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Legal Careers

Law Student Volunteer Intern

Hiring Organization
USAO Eastern District of Wisconsin
Location:
517 East Wisconsin Avenue, Room 530
Milwaukee, WI 53202 - United States
Application Deadline:
About the Office

The United States Attorney's Office is the principal federal litigator in the Eastern District of Wisconsin and is responsible for coordinating federal investigations within the district. The district is divided into two divisions with the main office in Milwaukee and a smaller office in Green Bay. The district is located in the Seventh Circuit.

The United States Attorney has the responsibility and authority to prosecute violations of federal criminal statutes, defend the government in civil actions, seek enforcement of a variety of civil enforcement statutes, and institute proceedings for the collection of fines and penalties, among other things. There are approximately 38 Assistant United States Attorneys. The office is divided into a criminal section and a civil section. Law student volunteer interns work with attorneys in both sections of the office.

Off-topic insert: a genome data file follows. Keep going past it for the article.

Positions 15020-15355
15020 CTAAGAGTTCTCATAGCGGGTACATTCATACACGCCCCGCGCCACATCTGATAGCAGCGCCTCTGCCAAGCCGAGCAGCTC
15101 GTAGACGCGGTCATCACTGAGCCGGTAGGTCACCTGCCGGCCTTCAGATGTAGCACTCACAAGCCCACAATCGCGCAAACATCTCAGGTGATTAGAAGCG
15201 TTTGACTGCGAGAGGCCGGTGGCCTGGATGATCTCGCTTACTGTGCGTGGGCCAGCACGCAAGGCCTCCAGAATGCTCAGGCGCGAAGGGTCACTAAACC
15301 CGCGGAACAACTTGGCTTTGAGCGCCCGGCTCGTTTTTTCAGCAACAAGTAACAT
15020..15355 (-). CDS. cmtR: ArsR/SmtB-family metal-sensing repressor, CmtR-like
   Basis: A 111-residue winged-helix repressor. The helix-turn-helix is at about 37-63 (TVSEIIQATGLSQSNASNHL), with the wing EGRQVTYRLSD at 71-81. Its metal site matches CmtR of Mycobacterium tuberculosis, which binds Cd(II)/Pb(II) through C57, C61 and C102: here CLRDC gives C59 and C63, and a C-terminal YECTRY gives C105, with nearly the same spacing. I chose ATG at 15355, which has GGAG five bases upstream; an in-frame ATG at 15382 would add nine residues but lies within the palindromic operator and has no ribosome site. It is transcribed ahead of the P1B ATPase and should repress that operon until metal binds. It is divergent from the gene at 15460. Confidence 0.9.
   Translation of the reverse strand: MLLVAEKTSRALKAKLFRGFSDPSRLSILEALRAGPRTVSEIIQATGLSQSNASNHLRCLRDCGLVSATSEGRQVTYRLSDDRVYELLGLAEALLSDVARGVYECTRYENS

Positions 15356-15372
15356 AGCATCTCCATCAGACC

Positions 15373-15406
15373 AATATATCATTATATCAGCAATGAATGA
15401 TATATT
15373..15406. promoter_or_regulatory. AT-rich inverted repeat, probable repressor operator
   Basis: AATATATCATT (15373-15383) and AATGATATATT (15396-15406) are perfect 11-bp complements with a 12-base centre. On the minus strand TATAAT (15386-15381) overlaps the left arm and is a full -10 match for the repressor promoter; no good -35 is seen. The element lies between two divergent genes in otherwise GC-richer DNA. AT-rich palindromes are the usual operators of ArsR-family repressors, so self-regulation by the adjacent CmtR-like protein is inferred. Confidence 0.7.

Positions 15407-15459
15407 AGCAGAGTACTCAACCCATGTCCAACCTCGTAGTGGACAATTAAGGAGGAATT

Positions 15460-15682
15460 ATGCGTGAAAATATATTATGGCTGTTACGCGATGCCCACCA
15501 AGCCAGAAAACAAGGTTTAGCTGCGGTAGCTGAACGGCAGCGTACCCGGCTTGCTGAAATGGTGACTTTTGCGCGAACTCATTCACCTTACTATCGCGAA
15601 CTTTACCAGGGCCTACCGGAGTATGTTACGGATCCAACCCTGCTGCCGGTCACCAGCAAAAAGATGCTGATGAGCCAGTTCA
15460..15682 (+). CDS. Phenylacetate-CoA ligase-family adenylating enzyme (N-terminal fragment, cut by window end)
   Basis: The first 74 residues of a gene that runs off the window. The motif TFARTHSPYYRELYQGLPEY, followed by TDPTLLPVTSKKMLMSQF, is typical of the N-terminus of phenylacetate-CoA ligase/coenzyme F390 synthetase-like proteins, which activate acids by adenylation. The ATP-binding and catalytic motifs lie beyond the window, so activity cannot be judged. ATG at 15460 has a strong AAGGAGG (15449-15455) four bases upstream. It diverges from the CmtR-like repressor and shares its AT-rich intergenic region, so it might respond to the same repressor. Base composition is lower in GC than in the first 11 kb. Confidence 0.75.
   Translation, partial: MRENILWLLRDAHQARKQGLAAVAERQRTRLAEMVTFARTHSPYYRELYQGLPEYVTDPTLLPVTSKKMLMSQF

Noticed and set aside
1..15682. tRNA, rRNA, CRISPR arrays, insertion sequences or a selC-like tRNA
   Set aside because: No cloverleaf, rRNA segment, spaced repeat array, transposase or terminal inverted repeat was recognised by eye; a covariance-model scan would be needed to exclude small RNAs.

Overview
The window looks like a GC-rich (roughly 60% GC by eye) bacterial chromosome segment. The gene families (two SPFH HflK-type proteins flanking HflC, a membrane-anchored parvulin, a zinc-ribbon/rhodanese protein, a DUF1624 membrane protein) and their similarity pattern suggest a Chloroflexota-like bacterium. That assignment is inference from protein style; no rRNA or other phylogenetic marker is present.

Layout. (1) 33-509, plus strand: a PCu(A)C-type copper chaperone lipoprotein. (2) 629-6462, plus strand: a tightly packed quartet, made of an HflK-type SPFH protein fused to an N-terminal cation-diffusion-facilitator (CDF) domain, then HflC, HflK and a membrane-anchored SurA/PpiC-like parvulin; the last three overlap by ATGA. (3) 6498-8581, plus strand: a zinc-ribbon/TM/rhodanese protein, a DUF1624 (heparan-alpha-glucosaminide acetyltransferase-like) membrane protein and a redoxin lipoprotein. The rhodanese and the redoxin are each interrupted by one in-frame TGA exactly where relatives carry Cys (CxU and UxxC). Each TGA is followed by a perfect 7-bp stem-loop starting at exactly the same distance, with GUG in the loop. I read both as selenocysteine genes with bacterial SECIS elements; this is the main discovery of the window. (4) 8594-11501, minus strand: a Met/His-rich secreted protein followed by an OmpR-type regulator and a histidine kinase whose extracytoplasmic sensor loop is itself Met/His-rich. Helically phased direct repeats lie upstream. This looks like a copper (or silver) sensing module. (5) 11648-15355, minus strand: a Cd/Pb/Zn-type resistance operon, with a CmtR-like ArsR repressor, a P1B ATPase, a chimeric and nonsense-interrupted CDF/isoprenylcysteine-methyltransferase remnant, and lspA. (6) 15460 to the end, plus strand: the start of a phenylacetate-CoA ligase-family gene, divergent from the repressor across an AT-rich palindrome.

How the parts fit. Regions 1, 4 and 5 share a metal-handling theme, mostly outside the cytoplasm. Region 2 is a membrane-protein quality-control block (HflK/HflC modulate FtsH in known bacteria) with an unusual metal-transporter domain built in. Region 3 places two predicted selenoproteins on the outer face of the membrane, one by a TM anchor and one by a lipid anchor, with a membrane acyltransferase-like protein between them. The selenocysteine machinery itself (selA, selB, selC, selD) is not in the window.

As the federal agency whose mission is to ensure the fair and impartial administration of justice for all Americans, the Department of Justice is committed to fostering a diverse and inclusive work environment. To build and retain a workforce that reflects the diverse experiences and perspectives of the American people, we welcome applicants from the many communities, identities, races, ethnicities, backgrounds, abilities, religions, and cultures of the United States who share our commitment to public service.

Job Description